Who says a judge can’t look at a corporate Defendant’s financial data issued after the class period, and available at the SEC website, to determine the falsity of earlier statements? Well, if you know, you might want to send them a copy of this opinion. In the SupportSoft action, which has a proposed class period ending in the third quarter of 2004, Judge Susan Illston (N.D. Cal.) considered Defendants argument that “because SupportSoft's revenues continued increasing after the third quarter of 2004, the allegations that SupportSoft's business was slowing are not remotely plausible.”
“The Court finds, however, that SupportSoft's quarterly revenues following the third quarter of 2004 are completely consistent with plaintiffs' accusations. After falling to $ 13.5 million in the third quarter of 2004, SupportSoft's revenue rose to $ 15.1 million, $ 15.7 million, and $ 16.9 million over the next three quarters, respectively. Thus, it took three quarters for SupportSoft to meet the guidance it had announced for the third quarter of 2004. This is completely consistent with a deteriorating business environment. Moreover, SupportSoft's revenue for the fourth quarter of 2004 [2005?] fell again to $ 13 million. (See SupportSoft Form 10-Q dated November 11, 2005, available at http://www.sec.gov/). This is another indication that SupportSoft's business was suffering and has never fully recovered.”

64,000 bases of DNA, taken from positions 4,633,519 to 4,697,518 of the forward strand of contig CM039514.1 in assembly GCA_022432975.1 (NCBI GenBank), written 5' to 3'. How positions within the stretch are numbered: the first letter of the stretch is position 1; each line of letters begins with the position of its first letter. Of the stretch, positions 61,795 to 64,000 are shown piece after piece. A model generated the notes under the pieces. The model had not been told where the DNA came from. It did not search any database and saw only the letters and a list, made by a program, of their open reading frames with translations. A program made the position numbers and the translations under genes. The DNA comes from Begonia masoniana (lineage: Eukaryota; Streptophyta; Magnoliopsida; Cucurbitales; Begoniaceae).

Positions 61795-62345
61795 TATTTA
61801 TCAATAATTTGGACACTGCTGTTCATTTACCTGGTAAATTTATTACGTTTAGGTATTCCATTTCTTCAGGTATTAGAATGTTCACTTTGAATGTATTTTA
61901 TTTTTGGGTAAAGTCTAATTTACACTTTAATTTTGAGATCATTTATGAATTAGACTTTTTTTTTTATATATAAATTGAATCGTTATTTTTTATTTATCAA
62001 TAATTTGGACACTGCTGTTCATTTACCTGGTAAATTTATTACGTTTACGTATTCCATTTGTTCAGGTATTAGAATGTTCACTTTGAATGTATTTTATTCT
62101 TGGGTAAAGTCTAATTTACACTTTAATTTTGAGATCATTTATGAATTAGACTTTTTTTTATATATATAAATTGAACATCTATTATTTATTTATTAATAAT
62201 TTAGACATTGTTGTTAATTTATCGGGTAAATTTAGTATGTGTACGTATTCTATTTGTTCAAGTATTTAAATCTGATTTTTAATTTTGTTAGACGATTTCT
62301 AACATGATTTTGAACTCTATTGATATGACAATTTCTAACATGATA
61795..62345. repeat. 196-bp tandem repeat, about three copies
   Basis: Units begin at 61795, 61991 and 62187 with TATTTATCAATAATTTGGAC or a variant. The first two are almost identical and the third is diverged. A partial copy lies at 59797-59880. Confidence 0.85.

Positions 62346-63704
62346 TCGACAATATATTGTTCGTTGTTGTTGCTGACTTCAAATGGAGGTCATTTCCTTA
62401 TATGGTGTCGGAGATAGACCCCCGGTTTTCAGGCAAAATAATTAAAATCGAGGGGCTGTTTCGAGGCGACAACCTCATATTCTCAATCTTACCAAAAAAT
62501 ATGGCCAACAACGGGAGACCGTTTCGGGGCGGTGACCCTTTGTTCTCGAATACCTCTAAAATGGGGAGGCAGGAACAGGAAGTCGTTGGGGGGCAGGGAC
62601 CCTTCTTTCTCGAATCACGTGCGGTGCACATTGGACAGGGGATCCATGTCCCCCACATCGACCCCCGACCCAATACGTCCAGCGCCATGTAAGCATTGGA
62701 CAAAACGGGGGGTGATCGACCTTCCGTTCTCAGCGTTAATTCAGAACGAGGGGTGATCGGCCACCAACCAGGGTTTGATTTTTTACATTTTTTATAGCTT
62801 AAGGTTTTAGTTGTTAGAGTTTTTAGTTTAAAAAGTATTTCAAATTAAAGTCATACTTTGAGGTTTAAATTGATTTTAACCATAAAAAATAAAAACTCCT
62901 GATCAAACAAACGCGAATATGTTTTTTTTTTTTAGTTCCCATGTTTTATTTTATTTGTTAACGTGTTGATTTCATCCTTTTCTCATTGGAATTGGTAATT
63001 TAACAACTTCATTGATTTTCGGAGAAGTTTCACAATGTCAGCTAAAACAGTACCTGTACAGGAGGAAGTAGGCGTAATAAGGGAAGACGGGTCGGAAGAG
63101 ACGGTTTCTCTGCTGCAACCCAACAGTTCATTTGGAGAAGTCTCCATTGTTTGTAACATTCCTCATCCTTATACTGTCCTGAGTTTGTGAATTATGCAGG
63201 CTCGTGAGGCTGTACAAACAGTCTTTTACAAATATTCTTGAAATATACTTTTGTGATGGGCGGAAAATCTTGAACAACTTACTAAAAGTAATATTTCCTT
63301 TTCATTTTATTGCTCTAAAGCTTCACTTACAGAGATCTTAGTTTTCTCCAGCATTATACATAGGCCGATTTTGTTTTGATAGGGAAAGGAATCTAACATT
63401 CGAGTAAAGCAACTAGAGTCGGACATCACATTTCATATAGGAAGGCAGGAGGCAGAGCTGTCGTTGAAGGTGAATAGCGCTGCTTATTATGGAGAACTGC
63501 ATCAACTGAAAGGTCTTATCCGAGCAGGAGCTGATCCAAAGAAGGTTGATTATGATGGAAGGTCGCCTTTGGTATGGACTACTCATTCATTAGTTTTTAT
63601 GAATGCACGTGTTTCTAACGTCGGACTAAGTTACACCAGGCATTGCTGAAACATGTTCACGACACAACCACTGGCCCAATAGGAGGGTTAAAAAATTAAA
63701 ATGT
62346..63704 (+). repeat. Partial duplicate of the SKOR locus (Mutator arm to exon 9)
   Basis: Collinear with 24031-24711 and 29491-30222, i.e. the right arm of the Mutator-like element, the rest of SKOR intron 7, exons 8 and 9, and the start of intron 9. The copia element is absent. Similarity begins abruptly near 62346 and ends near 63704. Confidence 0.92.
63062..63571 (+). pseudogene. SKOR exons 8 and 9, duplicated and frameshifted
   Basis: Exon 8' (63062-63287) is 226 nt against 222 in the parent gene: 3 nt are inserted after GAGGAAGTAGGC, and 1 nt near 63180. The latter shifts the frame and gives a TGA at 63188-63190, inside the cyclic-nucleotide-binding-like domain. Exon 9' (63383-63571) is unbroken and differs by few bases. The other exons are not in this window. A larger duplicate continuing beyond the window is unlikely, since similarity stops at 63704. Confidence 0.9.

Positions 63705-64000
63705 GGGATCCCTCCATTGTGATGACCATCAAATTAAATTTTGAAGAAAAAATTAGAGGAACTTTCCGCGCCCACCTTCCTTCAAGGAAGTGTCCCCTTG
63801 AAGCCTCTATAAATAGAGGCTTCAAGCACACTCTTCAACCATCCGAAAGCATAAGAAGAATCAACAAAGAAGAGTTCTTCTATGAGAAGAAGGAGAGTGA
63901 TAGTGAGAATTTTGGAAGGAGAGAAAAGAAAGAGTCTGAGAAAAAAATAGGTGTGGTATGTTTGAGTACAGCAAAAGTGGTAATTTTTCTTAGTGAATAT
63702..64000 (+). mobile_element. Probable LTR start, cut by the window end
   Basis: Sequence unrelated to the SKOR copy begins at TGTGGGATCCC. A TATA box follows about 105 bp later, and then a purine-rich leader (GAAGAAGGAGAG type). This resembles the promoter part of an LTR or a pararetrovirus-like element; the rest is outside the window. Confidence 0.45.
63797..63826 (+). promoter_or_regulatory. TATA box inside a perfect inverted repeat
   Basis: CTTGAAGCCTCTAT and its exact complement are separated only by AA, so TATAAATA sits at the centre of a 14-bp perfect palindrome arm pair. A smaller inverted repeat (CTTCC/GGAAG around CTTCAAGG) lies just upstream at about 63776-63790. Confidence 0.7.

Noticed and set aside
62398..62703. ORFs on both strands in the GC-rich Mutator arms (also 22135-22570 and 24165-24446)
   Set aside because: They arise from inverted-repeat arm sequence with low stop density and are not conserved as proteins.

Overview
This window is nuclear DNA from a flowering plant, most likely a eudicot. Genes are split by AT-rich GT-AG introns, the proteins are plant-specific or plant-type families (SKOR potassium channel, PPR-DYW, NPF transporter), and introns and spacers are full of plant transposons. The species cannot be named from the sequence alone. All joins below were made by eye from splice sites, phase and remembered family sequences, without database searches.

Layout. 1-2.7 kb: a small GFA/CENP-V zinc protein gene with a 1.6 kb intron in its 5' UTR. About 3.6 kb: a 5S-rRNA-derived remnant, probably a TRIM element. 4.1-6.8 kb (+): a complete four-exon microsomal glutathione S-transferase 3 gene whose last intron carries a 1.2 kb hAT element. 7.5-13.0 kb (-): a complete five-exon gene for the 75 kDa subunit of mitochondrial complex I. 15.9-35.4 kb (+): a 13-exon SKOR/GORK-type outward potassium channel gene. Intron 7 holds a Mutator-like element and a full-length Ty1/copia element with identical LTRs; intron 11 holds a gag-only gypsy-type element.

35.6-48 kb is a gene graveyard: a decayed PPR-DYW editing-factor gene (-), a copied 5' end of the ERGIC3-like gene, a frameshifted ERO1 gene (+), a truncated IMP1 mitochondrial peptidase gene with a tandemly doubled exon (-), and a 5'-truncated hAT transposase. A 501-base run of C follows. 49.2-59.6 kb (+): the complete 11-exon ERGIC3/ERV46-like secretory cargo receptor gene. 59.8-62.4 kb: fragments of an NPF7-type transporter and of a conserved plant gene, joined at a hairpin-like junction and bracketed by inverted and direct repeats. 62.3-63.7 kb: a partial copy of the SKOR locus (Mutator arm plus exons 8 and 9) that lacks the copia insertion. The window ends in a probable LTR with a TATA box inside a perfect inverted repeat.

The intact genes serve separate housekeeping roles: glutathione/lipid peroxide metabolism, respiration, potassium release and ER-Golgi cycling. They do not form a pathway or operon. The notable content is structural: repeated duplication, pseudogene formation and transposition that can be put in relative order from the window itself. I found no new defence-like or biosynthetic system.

Result? The corporation and its executives’ motions to dismiss denied.
You can read In re SupportSoft, issued November 21, 2005, at 2005 U.S. Dist. LEXIS 31406.
Nugget: “The strength of plaintiffs' claim, of course, remains to be seen, but that is an analysis for another day.”